A nine-judge Bench led by Chief Justice of India (CJI) Sharad A. Bobde on Monday said its objective was not to review the Sabarimala women entry case but examine “larger issues” of law like the prohibition of women from entering mosques and temples to genital mutilation among Dawoodi Bohras and the banning of Parsi women who married inter-faith from entering the fire temple.
Instead, the Bench would examine the legality and essentiality of religious beliefs which prohibit women from entering into mosques and temples; which allow genital mutilation by Dawoodi Bohras; and which ban Parsi women who married inter-faith to enter the fire temple.
The Bench, however, clarified that it would not go into the legality of issues such as the practice of polygamy and ‘nikah-halala’ in Islam.
Chief Justice Bobde explained that the basis of the Bench's judicial enquiry would be seven questions referred to a larger Bench by a five-judge Bench on November 14, 2019.
On November 14, the five-judge Bench led by then Chief Justice Ranjan Gogoi, instead of deciding the Sabarimala review entrusted to it, sought an “authoritative pronouncement” on the Court's power to decide the essentiality of religious practices. Framing seven questions, the Bench referred them to a seven-judge Bench. These referral questions included whether “essential religious practices” be afforded constitutional protection under Article 26 (freedom to manage religious affairs).
Chief Justice Bobde, who succeeded Justice Gogoi, formed a Bench of nine rather than seven judges to examine these referred questions which concern multiple faiths.
On Monday, Solicitor General Tushar Mehta said the referred questions were too broad and needed fine-tuning.
Directive to lawyers
The CJI asked lawyers involved in the case to hold a conference on January 17 to reframe/add issues to be examined by the nine-judge Bench. The court posted the case for hearing after three weeks.
When lawyers sought to remind the court that the case challenging the Citizenship (Amendment) Act was scheduled for January 22 and the hearing before the nine-judge Bench ought to be heard without a break, the CJI said cases were being heard “chronologically”.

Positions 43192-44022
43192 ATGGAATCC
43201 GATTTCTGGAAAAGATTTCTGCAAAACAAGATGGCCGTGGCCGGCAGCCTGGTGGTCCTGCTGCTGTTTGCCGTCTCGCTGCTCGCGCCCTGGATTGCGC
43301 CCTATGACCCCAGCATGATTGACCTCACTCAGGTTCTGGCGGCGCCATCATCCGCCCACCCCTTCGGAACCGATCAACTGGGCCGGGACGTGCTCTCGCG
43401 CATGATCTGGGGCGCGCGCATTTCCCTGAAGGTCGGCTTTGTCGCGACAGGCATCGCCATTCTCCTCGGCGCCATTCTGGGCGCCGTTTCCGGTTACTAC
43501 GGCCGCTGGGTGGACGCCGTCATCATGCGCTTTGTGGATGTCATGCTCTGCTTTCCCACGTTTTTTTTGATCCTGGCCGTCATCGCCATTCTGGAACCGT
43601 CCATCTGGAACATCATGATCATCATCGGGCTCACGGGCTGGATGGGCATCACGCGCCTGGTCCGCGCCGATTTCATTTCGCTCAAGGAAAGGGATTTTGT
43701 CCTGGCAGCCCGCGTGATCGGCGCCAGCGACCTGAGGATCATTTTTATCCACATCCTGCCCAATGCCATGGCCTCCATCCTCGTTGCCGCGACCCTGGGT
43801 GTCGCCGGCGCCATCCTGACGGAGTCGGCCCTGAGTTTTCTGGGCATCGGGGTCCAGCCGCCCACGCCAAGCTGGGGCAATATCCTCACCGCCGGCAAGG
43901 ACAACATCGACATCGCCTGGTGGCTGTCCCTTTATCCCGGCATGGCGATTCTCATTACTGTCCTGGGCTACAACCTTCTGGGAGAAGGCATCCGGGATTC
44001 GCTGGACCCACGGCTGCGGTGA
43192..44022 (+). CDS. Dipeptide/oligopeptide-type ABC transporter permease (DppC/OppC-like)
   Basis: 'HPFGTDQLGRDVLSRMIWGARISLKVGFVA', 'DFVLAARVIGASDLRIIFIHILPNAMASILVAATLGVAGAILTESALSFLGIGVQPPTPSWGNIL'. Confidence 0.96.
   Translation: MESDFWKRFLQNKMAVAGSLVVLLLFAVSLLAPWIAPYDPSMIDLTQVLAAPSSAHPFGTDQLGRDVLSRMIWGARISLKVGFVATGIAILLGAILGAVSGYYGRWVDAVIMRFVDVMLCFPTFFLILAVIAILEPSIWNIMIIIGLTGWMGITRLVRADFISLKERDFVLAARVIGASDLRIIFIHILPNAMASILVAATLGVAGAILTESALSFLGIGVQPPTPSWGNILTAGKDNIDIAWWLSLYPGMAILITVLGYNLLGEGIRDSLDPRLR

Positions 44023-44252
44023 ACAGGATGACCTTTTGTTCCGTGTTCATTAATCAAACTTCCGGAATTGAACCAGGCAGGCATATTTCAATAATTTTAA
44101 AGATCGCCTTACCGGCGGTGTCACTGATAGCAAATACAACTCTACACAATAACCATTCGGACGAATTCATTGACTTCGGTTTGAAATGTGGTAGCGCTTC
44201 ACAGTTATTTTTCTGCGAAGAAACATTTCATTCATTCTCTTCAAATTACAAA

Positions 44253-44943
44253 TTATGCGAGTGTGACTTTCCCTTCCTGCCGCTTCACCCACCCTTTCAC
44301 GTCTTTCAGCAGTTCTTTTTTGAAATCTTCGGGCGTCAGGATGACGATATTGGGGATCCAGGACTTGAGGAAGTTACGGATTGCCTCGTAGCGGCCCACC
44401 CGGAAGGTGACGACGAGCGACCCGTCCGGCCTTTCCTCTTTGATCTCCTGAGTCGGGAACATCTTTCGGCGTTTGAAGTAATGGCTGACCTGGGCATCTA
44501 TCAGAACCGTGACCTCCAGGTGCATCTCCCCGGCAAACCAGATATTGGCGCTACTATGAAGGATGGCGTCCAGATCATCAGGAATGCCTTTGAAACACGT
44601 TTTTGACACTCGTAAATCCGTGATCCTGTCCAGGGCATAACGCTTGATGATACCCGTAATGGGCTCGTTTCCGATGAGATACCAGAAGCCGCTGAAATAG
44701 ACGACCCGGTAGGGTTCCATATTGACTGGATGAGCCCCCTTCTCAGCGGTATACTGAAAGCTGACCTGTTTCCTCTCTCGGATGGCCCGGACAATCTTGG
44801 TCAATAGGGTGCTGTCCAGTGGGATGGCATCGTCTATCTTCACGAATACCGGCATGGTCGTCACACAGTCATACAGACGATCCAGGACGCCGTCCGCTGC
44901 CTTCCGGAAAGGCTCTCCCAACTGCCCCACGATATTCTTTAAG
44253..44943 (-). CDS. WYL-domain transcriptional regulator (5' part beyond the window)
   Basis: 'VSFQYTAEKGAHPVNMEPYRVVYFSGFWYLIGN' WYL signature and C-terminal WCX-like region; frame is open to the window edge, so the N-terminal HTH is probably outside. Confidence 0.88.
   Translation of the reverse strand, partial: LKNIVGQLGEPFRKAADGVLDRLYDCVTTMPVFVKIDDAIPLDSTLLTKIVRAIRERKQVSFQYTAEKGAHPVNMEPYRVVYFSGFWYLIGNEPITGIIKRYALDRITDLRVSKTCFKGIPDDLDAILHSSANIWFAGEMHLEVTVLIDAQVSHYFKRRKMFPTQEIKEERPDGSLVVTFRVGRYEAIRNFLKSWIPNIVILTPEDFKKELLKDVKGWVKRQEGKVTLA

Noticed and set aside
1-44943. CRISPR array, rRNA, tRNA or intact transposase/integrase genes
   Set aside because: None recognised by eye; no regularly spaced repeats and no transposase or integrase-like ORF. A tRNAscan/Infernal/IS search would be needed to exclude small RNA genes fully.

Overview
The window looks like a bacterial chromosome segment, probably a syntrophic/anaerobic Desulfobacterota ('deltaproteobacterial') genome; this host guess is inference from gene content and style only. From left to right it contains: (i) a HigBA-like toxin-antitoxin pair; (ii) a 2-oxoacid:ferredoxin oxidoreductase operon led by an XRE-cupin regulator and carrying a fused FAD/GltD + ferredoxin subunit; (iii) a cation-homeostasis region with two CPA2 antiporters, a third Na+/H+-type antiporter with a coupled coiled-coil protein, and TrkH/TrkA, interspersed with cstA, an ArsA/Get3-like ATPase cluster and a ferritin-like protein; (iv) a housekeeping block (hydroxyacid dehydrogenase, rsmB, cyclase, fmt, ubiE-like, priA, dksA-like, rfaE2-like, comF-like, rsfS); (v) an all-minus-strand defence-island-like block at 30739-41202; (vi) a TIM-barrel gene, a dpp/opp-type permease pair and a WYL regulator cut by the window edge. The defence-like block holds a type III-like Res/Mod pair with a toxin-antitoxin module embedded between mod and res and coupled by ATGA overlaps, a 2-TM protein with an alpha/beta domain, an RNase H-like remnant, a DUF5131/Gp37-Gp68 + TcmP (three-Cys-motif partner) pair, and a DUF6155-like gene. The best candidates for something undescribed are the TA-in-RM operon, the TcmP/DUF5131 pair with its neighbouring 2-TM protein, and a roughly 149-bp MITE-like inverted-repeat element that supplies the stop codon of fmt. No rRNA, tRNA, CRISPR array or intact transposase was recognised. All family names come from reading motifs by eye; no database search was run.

The CJI explained that the nine-judge Bench was only examining propositions of law raised about religious practices believed to be essential to various religions. The Bench would not go into the individual facts of the various petitions that make the body of the case before it.
“We will decide questions of law on women's entry to mosques/temples, genital mutilation by Dawoodi Bohras, entry of Parsi women who marry outside their community into fire temple. We will not decide individual facts of each case,” Chief Justice Bobde addressed the lawyers in the courtroom.
Senior lawyers’ contention
But senior lawyers like Indira Jaising and Rajeev Dhavan said the Supreme Court cannot decide on the essentiality of religious practices. It was outside its jurisdiction. “This Court cannot tell how religion is to be practised,” Mr. Dhavan submitted.
They drew the Bench's attention to the Shrirur Mutt judgment of the Supreme Court of 1954. According to the 62-year-old verdict, the essentiality of religious practices should be decided in accordance with the religious doctrines of each faith. The Supreme Court has limited power of judicial review, they argued.
The 1954 judgment held that any regulation could only extend to religious practices and activities which were economic, commercial or political in their character.
Lawyers even asked whether the numerically stronger nine-judge Bench was formed to test the Shrirur Mutt verdict delivered by a seven-judge Bench, which had reduced the court's role and left the question of essentiality of religious practices to the wisdom of religious texts.
“The only reason to refer this to a nine-judge Bench seems to be that Shirur Mutt was decided by a seven-judge Bench. But no one has questioned that judgment,” Ms. Jaising said.